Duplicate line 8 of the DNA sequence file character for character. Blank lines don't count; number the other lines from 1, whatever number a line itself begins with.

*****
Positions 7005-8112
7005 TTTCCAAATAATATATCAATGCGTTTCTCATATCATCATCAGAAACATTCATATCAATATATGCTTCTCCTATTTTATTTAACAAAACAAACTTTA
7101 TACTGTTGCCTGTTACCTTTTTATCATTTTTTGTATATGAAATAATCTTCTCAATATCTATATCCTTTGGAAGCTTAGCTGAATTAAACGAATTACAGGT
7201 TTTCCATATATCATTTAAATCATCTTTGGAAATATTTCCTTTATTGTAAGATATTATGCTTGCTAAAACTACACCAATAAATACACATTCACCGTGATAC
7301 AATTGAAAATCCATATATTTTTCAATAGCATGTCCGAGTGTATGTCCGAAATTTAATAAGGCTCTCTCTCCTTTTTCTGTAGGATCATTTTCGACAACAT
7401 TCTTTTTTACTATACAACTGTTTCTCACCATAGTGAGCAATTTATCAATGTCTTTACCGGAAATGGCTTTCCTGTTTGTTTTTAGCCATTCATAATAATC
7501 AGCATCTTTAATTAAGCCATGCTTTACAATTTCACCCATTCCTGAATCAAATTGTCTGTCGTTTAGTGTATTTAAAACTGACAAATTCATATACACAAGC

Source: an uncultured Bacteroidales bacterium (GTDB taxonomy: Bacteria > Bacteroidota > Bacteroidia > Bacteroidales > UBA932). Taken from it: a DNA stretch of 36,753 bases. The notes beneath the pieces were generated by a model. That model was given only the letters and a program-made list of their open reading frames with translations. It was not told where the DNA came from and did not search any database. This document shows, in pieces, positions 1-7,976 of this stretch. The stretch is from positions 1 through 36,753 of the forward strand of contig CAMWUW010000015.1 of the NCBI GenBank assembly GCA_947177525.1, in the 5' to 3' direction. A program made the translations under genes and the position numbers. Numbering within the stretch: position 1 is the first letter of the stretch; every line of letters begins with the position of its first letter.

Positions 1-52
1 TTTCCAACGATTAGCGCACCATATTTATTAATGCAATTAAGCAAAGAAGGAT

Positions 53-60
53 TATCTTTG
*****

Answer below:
Source: an uncultured Bacteroidales bacterium (GTDB taxonomy: Bacteria > Bacteroidota > Bacteroidia > Bacteroidales > UBA932). Taken from it: a DNA stretch of 36,753 bases. The notes beneath the pieces were generated by a model. That model was given only the letters and a program-made list of their open reading frames with translations. It was not told where the DNA came from and did not search any database. This document shows, in pieces, positions 1-7,976 of this stretch. The stretch is from positions 1 through 36,753 of the forward strand of contig CAMWUW010000015.1 of the NCBI GenBank assembly GCA_947177525.1, in the 5' to 3' direction. A program made the translations under genes and the position numbers. Numbering within the stretch: position 1 is the first letter of the stretch; every line of letters begins with the position of its first letter.